Editorial: Emissions Laws

As Goes California, So Go The Other 49

By Ken Smith

Recently, we had occasion to write to California Governor Arnold Schwarzenegger (aka “The Terminator,” “The Governator”) to ask for his assistance in terminating Assembly Bill 2683, which constitutes a direct attack on the future of the old-car hobby. Jay Leno even made a personal call to the governor, asking him to veto this bill.

As background, legislation authored by Senator Quentin Kopp that exempted cars over 30 years old from California’s biannual emissions test was passed a few years ago. Initially, pre-1974 cars were exempt from smog-testing, and the cut-off would roll forward one year annually.

However, despite our entreaties, AB2683 passed, repealing Senator Kopp’s bill and effectively ending the 30-year rolling exemption. Now, all cars from 1976 models onwards are subject to smog-testing.

Apparently, legislators and the California Air Resources Board (CARB) are determined to eliminate older cars from our roads through continuous attempts at punitive legislation, in spite of the popularity of the hobby in this state and the fact that California has one of the best climates in the country for preserving automotive history.

Despite efforts from automotive industry lobbyists such as SEMA (Specialty Equipment Market Association—www.sema.org), California legislators failed to consider all the economic and emissions ramifications: Collectible cars are insured, driven with care, involved in very few accidents, accumulate low annual mileage, and are often as well maintained as possible (given their age and parts availability). We ourselves know of at least two MGBs, three Triumphs, a Jaguar XJS, and several others that will now be laid up for lack of registration, off the road as a result of this legislation passing.

For our part, removing hundreds of our classic cars from the roads likely means that the necessary supply of spare parts, on which enthusiasts depend, might dry up—a shrinking market might not make some parts worth the cost of reproducing. And moreover, a laid-up car has no need of the many parts available from Moss Motors, and therefore we lose overall sales. Fewer sales equal less sales tax going into the state’s already-thin coffers…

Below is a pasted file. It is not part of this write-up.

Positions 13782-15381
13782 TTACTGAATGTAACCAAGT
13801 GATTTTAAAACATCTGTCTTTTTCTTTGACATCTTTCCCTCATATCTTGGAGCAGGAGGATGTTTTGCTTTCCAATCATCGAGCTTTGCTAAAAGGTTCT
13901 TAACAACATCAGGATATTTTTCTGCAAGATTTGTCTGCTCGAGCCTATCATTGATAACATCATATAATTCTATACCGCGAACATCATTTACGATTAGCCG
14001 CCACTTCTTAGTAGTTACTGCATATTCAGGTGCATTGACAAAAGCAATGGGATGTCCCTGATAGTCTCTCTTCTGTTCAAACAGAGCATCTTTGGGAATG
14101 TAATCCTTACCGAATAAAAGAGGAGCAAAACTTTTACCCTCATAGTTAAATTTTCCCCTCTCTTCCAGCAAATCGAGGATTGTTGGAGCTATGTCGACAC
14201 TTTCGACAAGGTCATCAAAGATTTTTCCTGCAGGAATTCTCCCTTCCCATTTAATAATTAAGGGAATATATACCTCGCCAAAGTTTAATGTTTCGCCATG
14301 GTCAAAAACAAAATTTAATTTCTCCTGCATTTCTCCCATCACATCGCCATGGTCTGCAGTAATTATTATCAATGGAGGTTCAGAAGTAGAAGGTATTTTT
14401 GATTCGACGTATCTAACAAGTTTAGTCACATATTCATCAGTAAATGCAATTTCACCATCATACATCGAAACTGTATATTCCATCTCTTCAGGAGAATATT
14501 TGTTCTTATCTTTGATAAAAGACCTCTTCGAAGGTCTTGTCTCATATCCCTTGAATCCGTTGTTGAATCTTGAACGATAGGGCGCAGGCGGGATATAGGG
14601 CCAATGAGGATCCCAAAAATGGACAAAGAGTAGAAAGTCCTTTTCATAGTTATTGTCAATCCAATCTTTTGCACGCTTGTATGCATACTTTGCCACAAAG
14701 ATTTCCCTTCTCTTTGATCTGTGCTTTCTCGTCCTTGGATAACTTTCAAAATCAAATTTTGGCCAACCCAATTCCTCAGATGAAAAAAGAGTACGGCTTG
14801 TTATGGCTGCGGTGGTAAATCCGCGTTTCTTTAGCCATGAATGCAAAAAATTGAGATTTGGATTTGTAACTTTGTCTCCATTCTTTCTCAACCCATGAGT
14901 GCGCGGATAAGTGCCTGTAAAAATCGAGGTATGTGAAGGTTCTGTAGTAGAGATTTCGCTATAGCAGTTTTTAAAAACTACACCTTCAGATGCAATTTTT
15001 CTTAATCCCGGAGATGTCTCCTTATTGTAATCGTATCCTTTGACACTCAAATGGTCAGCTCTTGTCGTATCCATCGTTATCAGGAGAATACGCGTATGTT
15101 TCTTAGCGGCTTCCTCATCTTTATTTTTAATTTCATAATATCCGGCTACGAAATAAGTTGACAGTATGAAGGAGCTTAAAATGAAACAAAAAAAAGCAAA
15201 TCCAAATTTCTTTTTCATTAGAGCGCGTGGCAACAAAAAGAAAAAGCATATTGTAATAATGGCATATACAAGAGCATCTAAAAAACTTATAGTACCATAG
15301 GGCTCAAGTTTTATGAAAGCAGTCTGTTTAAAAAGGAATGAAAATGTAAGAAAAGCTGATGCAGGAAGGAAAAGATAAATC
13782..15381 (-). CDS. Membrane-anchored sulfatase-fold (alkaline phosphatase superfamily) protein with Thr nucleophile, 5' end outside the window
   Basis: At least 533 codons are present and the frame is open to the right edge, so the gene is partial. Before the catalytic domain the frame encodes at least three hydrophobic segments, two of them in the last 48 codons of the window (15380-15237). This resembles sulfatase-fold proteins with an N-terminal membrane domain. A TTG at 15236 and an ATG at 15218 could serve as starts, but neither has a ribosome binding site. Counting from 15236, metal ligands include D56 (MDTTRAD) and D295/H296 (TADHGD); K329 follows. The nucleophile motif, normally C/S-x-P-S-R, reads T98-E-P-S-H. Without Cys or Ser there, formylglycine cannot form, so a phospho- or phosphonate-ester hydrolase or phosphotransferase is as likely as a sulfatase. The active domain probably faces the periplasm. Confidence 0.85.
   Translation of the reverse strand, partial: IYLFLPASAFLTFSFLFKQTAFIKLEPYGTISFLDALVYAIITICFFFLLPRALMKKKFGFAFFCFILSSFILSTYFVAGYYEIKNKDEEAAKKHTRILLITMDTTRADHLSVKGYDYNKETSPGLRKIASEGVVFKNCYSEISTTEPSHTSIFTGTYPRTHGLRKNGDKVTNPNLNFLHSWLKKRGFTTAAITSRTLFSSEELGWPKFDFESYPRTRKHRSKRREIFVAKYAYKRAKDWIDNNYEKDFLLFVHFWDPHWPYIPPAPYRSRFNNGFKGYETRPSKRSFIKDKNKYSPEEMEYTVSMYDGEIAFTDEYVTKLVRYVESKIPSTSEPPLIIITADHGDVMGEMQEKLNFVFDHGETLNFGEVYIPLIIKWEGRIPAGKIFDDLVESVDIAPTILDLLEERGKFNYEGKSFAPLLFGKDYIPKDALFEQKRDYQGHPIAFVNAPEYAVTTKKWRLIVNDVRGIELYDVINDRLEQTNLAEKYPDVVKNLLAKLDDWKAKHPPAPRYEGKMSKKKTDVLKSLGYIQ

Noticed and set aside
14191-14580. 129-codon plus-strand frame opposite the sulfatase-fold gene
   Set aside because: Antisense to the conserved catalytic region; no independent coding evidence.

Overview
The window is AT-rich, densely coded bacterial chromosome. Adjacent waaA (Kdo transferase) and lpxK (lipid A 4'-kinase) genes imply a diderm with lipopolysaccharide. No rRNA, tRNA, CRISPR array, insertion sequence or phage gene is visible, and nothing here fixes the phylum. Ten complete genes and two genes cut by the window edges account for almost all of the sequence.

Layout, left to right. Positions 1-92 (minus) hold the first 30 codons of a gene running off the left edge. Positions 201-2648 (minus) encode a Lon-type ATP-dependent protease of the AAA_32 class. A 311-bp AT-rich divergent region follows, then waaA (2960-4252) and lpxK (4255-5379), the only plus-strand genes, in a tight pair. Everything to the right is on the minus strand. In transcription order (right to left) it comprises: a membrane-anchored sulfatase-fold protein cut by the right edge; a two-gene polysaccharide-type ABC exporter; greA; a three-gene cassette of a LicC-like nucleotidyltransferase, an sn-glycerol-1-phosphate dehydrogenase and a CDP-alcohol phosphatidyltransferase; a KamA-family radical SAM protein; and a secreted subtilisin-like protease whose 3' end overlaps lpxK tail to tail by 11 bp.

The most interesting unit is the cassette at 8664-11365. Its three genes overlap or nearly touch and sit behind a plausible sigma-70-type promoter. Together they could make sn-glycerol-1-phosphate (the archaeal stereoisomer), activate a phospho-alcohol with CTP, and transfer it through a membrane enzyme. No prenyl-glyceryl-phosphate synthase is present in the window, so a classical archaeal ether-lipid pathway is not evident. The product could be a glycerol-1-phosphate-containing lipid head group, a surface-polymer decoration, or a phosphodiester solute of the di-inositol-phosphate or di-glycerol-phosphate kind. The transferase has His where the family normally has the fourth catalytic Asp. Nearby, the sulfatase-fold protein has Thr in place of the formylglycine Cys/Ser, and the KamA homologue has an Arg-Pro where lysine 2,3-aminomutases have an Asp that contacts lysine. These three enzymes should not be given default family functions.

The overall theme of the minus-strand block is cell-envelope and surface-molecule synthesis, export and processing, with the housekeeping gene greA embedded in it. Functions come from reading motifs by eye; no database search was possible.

However, all is not lost. The good news is that the Association of California Car Clubs (ACCC) sponsored a bill that defines in the Vehicle Code what a collector car is. The bill passed and was signed by the governor. This, and additional future legislation, may well be a foot in the door to make older, low- annual-mileage hobby cars emissions-exempt in the future. Owners of classic special-interest cars need to be distinguished from those who drive (often uninsured) clunkers instead of everyone being lumped in a general “old cars” category. The primary goal is emissions-test exemptions based on low annual mileage. The ACCC has also hired John Dunlap, former head of the California Air Resources Board, to act as lobbyist. He knows his way around Sacramento and the inner workings of CARB.

Non-Californians shouldn’t be complacent. History shows that California emissions regulations have a way of being adopted in other states. Do not think for one minute that this couldn’t happen in your neck of the woods, be it Alabama or Alaska. The threat is a real and present danger! We urge all California car-club members and anyone who owns a classic/special-interest vehicle to join The Association of California Car Clubs, 10820 Holmes Ave., Mira Loma, CA 91752, www.acccdefender.org.

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